“Reinventing Society in the Wake of Big Data”: Edge’s Interview with MIT’s Alex “Sandy” Pentland

IN BRIEF:

    • The collection and combination of massive datasets is revolutionizing our ability to model and predict individual human behavior.
    • On the whole, such analyses hold promise for improving global socioeconomic outcomes but also raise troublesome privacy and civil liberty concerns.

Sandy Pentland is, per Edge, “one of the most-cited computer scientists in the world and was named by Forbes as one of the world’s seven most powerful data scientists.” He is also the Director of both the Massachusetts Institute of Technology (MIT)’s Human Dynamics Laboratory as well as its Media Lab Entrepreneurship program. Worth mentioning, MIT recently announced the founding of the Intel Science and Technology Center (ISTC) for Big Data in addition to announcing several other big data initiatives.

Given Pentland’s background at MIT, his interview with Edge is a revealing peek behind the curtain of how a diverse set of groups is working in various ways to break down data silos, connect datasets and perform advanced predictive analytics on large datasets often referred to under the umbrella term of “big data.” In Edge’s edited transcript, which is part of a broader collection of Edge conversations on technology, Pentland summarizes his definition of big data as follows:

“It’s not about the things you post on Facebook, and it’s not about your searches on Google…Big Data comes from things like location data off of your cell phone or credit card, it’s the little data breadcrumbs that you leave behind you as you move around in the world. What those breadcrumbs tell is the story of your life. It tells what you’ve chosen to do. That’s very different than what you put on Facebook. What you put on Facebook is what you would like to tell people, edited according to the standards of the day…Big data is increasingly about real behavior, and by analyzing this sort of data, scientists can tell…whether you are the sort of person who will pay back loans…if you’re likely to get diabetes.”

As Pentland alludes to, big data can be used to make incredible predictions. Political campaigns can (and do) correlate intensive personal databases to develop a voter’s probability of support. Taken to its full potential, healthcare and insurance companies could develop hyper-personalized risk assessments, disease control officials could prevent epidemics by immediately identifying those struck with a pandemic before a broader outbreak is allowed to occur, and dramatic market failures such as the famous 2010 “flash crash” can be predicted and prevented.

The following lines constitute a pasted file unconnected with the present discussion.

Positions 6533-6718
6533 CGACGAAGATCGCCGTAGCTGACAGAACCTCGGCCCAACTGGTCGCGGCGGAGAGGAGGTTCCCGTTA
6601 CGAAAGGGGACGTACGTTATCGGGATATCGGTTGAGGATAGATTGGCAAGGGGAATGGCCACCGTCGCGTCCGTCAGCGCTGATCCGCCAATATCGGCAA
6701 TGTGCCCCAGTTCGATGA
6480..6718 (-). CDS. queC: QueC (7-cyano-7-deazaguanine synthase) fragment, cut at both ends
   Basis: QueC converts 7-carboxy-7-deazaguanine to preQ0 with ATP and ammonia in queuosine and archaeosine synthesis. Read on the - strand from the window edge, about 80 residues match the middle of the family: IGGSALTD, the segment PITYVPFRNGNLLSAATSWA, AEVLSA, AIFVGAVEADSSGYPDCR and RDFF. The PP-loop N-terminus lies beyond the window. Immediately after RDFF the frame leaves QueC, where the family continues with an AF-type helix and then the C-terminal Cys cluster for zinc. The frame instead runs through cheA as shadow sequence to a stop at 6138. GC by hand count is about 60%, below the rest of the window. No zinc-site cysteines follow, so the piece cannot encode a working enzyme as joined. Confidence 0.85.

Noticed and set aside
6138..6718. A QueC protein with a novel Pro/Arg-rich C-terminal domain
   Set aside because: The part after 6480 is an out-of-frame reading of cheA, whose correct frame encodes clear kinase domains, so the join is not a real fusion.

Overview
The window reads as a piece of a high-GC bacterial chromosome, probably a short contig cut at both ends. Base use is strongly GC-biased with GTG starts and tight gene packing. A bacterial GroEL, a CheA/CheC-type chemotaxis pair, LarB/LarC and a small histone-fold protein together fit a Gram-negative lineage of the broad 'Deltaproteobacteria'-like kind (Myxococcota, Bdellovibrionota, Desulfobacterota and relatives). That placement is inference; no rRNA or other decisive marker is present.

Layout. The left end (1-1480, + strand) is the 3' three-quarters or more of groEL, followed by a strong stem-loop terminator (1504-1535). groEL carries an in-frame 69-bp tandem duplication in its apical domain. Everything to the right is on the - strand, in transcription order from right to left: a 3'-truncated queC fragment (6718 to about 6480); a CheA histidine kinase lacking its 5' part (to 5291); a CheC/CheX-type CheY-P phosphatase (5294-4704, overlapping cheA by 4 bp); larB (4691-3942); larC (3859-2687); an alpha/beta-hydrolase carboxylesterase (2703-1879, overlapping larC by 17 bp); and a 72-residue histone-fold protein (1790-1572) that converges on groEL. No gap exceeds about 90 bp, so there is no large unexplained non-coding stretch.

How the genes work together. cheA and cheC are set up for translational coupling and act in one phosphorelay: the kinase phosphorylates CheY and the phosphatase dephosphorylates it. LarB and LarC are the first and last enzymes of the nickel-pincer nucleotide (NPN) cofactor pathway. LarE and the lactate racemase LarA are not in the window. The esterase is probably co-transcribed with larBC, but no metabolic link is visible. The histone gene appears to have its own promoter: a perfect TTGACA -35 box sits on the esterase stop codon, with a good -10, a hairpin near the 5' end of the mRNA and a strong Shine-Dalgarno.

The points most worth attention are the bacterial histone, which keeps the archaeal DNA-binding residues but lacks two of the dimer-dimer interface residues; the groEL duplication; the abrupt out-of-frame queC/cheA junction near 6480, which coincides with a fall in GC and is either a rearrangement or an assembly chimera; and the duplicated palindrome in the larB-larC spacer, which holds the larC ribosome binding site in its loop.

But in the process, such data can also be used to expose incredibly private insights into a person’s life–consider predictions of a couple’s divorce likelihood or an individual’s sexuality–let alone the simple fact that strangers might gain access to timestamped data on everywhere you’ve been in the past few years, in addition to maybe your payment history and personal company. As Pentland puts it:

“The fact that we can now begin to actually look at the dynamics of social interactions and how they play out, and are not just limited to reasoning about averages like market indices is for me simply astonishing. To be able to see the details of variations in the market and the beginnings of political revolutions, to predict them, and even control them, is definitely a case of Promethean fire. Big Data can be used for good or bad, but either way it brings us to interesting times. We’re going to reinvent what it means to have a human society.”

Related to Pentland’s work is the recent U.S. Consumer Privacy Bill of Rights and the European Union’s proposed data protection reforms. Existing legislative frameworks and more recent reforms have generally fostered a primarily opt-in, market-like data protection system. In essence, private companies are forced to secure the permission of individuals in order to the use their data, permission they typically receive by offering some kind of consumer benefit. If organizations provide enough of an incentive for citizens to give up their data and the organizations then use the data within the applicable government regulations, Pentland considers it a win-win-win.

Understandably, big data and the computational science underlying it has the potential to play a dramatic supporting role–if not a leading one–in the redesigning of our government institutions.

For an extended tutorial on big data, check out this lecture by the Josžef Stefan Institute Artificial Intelligence Laboratory. For a shorter video about an MIT Media Lab project, watch this Youtube video on privacy preserving personal data storage.

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